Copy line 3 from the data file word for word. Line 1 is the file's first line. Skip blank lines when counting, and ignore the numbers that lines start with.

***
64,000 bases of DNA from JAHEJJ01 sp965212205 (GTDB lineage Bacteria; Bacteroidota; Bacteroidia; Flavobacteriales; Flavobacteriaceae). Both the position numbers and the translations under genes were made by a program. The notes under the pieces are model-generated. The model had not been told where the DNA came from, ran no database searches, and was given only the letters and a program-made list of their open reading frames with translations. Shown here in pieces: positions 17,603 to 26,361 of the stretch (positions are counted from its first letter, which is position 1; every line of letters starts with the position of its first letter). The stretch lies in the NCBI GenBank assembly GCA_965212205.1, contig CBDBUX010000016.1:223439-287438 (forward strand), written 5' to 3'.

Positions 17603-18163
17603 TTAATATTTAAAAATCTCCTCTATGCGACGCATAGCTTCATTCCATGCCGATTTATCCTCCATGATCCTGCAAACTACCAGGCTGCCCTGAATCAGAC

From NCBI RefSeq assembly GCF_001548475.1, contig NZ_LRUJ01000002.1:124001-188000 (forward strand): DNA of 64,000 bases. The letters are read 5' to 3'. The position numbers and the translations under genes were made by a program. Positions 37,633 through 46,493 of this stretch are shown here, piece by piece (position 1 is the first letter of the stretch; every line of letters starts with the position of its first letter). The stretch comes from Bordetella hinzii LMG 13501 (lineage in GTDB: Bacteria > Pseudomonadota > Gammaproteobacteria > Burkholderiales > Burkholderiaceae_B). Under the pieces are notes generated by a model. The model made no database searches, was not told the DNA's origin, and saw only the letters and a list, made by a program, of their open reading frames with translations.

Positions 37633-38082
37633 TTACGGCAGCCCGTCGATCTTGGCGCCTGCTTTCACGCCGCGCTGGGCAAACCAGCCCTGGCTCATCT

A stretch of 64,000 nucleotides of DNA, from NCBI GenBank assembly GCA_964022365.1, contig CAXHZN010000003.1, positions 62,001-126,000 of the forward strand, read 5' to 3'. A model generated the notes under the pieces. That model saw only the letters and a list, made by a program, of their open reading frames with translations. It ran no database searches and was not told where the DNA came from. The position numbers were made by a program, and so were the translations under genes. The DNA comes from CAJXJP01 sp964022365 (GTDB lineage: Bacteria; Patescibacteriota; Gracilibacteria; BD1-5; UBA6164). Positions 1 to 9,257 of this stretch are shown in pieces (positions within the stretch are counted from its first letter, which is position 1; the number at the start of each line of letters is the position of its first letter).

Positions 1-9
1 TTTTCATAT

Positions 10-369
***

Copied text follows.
17603 TTAATATTTAAAAATCTCCTCTATGCGACGCATAGCTTCATTCCATGCCGATTTATCCTCCATGATCCTGCAAACTACCAGGCTGCCCTGAATCAGAC